The exercise is fairly uncomplicated. You have to display a list of hotels. When a hotel is clicked, its details appear next to the list. The feature to implement was search. Quite simple too – type a text in the box and restrict the list of hotels to the matching ones.

First unit test attempt was like this:

var view = new SearchView();

view.fill('Sunny Palms');

// assert what ???

I was in the navigator role and asked my partner:

“How are you going to check the expected outcome? There is a lot of work to do: we have to access the DOM, extract displayed hotels and verify their names if they match the search pattern.”

I would take us much time to get to a failing test (red lamp in TDD). The test was telling us that we were not on the right way. The component under development probably would have too many responsibilities.

I proposed a different solution. There was already implemented an event bus. The idea was to raise an event and let other component worry about how to handle the search.

The test was quite simple

var eventBus = new EventBus(),
  term;
eventBus.subscribe('search', function (event, data) {
    term = data;
});

view.fill('Sunny Palms');

expect(term).toEqual('Sunny Palms');

We had a failing test. We got to green very quickly – the implementation of the fill method was straightforward.

I wanted to share this story because when I was starting with TDD, the advice “listen to your tests” seemed very awkward. Where do I have to put my ear? Do the tests whisper you that you are wrong? Do they send Morse code? During the programming session I described, it was not a crystal-clear sound. It was a desperate cry for a better design.

Credits to Ky for the “Listen” licensed under CC BY 2.0.

Haskell TDD kickstart with HSpec and Guard

You’ll need:

  • Haskell Platform. It includes (among other things) Cabal – Haskell build system.
  • HSpec – Haskell testing library
cabal update && cabal install hspec
  • Ruby – install through rvm, your OS package manager or use system-provided Ruby interpreter.
  • RubyGems
  • Guard and guard-haskell – for watching your code and executing tests on change
gem install guard-haskell
  • in your project – Guardfile and your-project-name.cabal build descriptor (and of course some code and its tests)

I created a sample project – hspec-kicstart – that bundles everything together.
It has a minimal Guard and Cabal configuration, more-than-trivial production code and the test.

After cloning the project

cabal test

should tell you 1 of 1 test suites (1 of 1 test cases) passed.

guard

and then Enter (runs all tests) yields 1 example, 0 failures.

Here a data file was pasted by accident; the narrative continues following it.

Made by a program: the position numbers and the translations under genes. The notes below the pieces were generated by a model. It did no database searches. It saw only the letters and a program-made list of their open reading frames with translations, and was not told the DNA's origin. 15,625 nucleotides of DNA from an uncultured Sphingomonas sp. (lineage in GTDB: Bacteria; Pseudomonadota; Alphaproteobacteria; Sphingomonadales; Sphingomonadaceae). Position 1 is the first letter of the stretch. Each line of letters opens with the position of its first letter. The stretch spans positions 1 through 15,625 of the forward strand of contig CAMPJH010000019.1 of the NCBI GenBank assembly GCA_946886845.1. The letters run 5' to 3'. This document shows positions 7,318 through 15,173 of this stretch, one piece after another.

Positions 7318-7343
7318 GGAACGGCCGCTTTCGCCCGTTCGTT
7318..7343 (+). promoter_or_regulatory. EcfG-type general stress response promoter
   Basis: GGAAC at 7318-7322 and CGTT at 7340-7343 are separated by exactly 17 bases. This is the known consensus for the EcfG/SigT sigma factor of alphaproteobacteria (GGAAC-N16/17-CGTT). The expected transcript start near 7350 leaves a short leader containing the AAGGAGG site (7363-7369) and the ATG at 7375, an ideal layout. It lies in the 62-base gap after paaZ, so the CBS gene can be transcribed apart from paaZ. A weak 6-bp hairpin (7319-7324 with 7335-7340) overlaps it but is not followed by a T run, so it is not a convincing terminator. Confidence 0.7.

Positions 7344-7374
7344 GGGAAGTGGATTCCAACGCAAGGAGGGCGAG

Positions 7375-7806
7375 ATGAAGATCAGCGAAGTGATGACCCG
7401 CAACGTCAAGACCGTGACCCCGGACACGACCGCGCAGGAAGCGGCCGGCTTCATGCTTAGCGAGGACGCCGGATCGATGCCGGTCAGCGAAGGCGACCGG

Clone it, play with it and enjoy!

Hamcrest matchers in Spock

Working with Spock we forget about a hidden gem – Hamcrest matchers. They are assertions turned into method objects. A matcher is usually parametrized with an expected value and is executed latel on the actual one.

When can we use it? For example in a table-driven specification with expected values in the table.

An expected value can be one of the following:

  • exact value
  • ‘not available’ text
  • any number

How can we express these assertions without Hamcrest?

then:
if (exactValue) {
    assert field == exactValue
} else if (notAvailable) {
    assert field == messageSource.getMessage('na', null, LocaleContextHolder.locale)
} else if (isNumber) {
    assert field.number
} else {
    assert false, 'Wrong test configuration'
}

where:
exactValue | notAvailable | isNumber
'12345'    | null         | null
null       | true         | null
null       | null         | true

Bufff…

  • there is a lot of boilerplate code
  • the specification is misleading – what does it mean that expected exactValue is null? Is it really null? Or simply this condition should not be checked?

How can we refactor this code using Hamcrest matchers?

then:
that field, verifiedBy

where:
verifiedBy << [
    org.hamcrest.CoreMatchers.equalTo('12345')
    notAvailable(),
    isNumber(),
]

...

def notAvailable() {
    org.hamcrest.CoreMatchers.equalTo messageSource.getMessage('na', null, LocaleContextHolder.locale)
}

def isNumber() {
    [
        matches: { actual -> actual.number },
        describeTo: { Description description -> 'should be a number' }
    ] as BaseMatcher
}

Result – shorter and more expressive feature method code.

You can find the full source code with mocked messageSource in this gist. For more information about Hamcrest matchers, check Luke Daley’s article.